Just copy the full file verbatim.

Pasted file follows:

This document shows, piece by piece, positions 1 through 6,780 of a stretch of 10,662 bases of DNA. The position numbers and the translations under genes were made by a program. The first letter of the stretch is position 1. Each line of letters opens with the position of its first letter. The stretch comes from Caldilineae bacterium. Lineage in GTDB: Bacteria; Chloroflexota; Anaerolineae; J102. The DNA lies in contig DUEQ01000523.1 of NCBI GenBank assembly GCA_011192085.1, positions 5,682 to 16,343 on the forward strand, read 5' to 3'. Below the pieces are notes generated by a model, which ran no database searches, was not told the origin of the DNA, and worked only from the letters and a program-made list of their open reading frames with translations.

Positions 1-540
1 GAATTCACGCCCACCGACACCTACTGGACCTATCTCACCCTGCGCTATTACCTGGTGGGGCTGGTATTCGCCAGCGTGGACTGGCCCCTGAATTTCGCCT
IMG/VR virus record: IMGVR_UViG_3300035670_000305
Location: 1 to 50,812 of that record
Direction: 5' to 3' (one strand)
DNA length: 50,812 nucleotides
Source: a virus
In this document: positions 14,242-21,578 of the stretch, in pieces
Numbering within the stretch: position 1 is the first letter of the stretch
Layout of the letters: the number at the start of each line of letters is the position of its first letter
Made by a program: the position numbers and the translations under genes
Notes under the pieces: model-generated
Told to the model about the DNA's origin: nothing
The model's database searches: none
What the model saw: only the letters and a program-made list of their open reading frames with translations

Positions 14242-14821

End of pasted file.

This document shows, piece by piece, positions 1 through 6,780 of a stretch of 10,662 bases of DNA. The position numbers and the translations under genes were made by a program. The first letter of the stretch is position 1. Each line of letters opens with the position of its first letter. The stretch comes from Caldilineae bacterium. Lineage in GTDB: Bacteria; Chloroflexota; Anaerolineae; J102. The DNA lies in contig DUEQ01000523.1 of NCBI GenBank assembly GCA_011192085.1, positions 5,682 to 16,343 on the forward strand, read 5' to 3'. Below the pieces are notes generated by a model, which ran no database searches, was not told the origin of the DNA, and worked only from the letters and a program-made list of their open reading frames with translations.

Positions 1-540
1 GAATTCACGCCCACCGACACCTACTGGACCTATCTCACCCTGCGCTATTACCTGGTGGGGCTGGTATTCGCCAGCGTGGACTGGCCCCTGAATTTCGCCT
IMG/VR virus record: IMGVR_UViG_3300035670_000305
Location: 1 to 50,812 of that record
Direction: 5' to 3' (one strand)
DNA length: 50,812 nucleotides
Source: a virus
In this document: positions 14,242-21,578 of the stretch, in pieces
Numbering within the stretch: position 1 is the first letter of the stretch
Layout of the letters: the number at the start of each line of letters is the position of its first letter
Made by a program: the position numbers and the translations under genes
Notes under the pieces: model-generated
Told to the model about the DNA's origin: nothing
The model's database searches: none
What the model saw: only the letters and a program-made list of their open reading frames with translations

Positions 14242-14821